In terms of what you were saying about current events and readers making parallels between that time period and what we face now as Americans, it’s sort of the same answer. I certainly didn’t decide that I wanted to write something historical that would serve as a metaphor for what we’re dealing with now regarding the European refugee crisis. It was nothing like that, nothing planned out or intentional. But I am preoccupied by these questions in my regular life. What is our responsibilities to strangers? What do we owe those who live beyond our front door? How can we be engaged with others’ suffering while still functioning in our own lives, being good to family and friends and not succumbing to despair?

This morning, I was reading the Pulitzer Prize-winning piece, “Seafood from Slaves” by the Associated Press about the human trafficking and slave trade in Thailand. I read about these people, many of them children, taken into sheds in Thailand and held captive, forced to shell shrimp for eighteen hours a day in unspeakable conditions. I’m preoccupied by these stories. While here I am, sitting in my comfortable house with my comfortable life, my nice, healthy stir-fry is made possible by others’ misery. What if anything do I do about it? How do I stay aware of the suffering in the world, and at the same time not become a basket case, curling up in a ball and hiding under my bed? These are questions that have always intrigued me and certainly did when I started writing The Houseguest. So much has changed since 1941 in terms of how we get our news, how we digest and share information, but I started to think that that feeling, that psychological experience of having information that we don’t know what to do with, practically or ethically, hasn’t really changed much. That experience was of great interest to me. I believe that was one of the engines of the book.

Rumpus: Certainly the Internet and social media have made such information much more immediate and accessible around the world, but I think it’s also too easy sometimes to put our blinders on, especially as Americans. Literature can serve as a very compelling means of connecting people to more difficult realities.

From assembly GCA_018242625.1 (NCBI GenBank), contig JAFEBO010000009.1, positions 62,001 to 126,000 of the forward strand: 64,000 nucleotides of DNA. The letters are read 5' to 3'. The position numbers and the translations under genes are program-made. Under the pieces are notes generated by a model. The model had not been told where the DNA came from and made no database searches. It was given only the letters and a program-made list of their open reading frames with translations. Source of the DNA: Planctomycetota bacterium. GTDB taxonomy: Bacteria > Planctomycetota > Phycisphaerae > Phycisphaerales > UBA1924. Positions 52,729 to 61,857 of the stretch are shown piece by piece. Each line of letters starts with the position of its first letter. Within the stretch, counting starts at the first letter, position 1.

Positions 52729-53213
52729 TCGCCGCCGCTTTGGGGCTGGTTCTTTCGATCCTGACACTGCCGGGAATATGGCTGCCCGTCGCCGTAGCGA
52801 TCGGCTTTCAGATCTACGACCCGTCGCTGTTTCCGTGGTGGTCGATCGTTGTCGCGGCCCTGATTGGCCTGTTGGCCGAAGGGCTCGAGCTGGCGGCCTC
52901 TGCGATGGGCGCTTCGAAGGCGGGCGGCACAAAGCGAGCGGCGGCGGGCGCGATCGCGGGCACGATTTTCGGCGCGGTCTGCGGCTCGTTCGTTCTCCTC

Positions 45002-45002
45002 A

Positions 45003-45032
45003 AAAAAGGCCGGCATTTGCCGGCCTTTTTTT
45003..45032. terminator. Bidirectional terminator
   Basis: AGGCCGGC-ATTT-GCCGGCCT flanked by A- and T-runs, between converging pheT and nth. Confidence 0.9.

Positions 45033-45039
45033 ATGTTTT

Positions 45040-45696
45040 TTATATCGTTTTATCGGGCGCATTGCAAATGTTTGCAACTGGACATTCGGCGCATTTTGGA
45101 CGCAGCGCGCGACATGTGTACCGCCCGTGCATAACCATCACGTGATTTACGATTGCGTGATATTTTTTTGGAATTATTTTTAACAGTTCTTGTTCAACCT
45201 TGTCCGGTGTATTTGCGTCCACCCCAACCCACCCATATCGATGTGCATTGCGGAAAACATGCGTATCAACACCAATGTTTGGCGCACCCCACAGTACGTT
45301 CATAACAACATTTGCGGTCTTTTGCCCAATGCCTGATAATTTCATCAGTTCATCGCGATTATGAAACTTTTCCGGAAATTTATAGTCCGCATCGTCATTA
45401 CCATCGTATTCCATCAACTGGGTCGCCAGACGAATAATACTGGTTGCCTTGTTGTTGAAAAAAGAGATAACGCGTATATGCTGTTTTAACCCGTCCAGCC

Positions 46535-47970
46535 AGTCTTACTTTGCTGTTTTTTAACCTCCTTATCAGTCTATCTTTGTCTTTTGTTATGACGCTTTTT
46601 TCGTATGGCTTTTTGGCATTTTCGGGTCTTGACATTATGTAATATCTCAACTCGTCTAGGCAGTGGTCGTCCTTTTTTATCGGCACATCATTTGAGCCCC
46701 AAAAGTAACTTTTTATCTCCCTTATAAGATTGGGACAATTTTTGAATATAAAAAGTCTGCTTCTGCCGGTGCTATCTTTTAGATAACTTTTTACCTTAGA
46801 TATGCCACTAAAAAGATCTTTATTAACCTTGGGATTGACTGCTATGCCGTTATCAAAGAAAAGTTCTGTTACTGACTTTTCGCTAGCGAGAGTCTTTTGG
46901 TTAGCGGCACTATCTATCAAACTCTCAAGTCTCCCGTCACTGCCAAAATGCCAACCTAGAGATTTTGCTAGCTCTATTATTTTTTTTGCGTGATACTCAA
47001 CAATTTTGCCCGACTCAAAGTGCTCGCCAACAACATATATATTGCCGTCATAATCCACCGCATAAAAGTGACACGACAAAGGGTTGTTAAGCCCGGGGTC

Brooks: I absolutely agree. It’s hard because we are so inundated with images and snapshots and sound bites of horrible things happening that it’s easy to become desensitized and callous. It becomes white noise. For me, that’s the reason why I both read and write literature, because storytelling is one of the few things that can break through that static. If a person’s story, whether it’s fiction or nonfiction, engages you on an emotional level, it’s much harder to dismiss it. I mean there are images that are haunting, but for me personally, perhaps because I’m less of a visual person, stories are what really stay with me, hearing and reading people’s stories. That’s certainly one of the reasons why I write, and definitely one of the reasons why I read.

Rumpus: Another aspect of The Houseguest that fascinated me was the way you used storytelling to explore trauma. There is an immediate sense of emotional and psychological dislocation that many of the characters share, whether or not they were displaced or had immigrated to America years ago. Decades after fleeing a life persecuted by the Cossacks in Brodno, Abe Auer remains stalked by visions of his lost brother, Shayke, while Ana Beidler takes up a nocturnal existence in Utica, where she grieves her actress mother and a husband still trapped in Poland. Rabbi Max Hoffman struggles against the continued sense of alienation and social displacement of a lonely past growing up in, and later escaping, Chicago. He states how the “flight was physical, intellectual, demarcated by distance and great passages of time….[he] imagined that if he pushed the memories down deeply, they’d eventually shrivel and fade.” In approaching these characters, how did you consider both the personal and intergenerational trauma that shapes their lives?

Brooks: First, I should say that I was very inspired by a book I read some years ago by Daniel Mendelsohn called The Lost, which is a memoir that involves his meditation on the murder of his family members in the Holocaust, family members he never knew. He’s an American and decides to go to Europe and figure out what exactly happened to them. I remember reading it and feeling it was the kind of Holocaust story that I hadn’t read before, because even though he personally hasn’t directly suffered in the way that a survivor has suffered, he still feels this absence, this ghostly presence permeating his childhood and family life. He sees that his family is haunted by what happened and by what they were spared. There is this one incredible scene where he finds a letter from a relative in Europe that was sent to his family in America, begging him in this letter, as in the prologue of The Houseguest, where people are writing to Rabbi Field, begging him for help. Mendelson doesn’t know how his American relative responded; he just knows that they perished. I found it moving and I began thinking that maybe there’s another story here that’s not being told or not being told as much, another side of this narrative.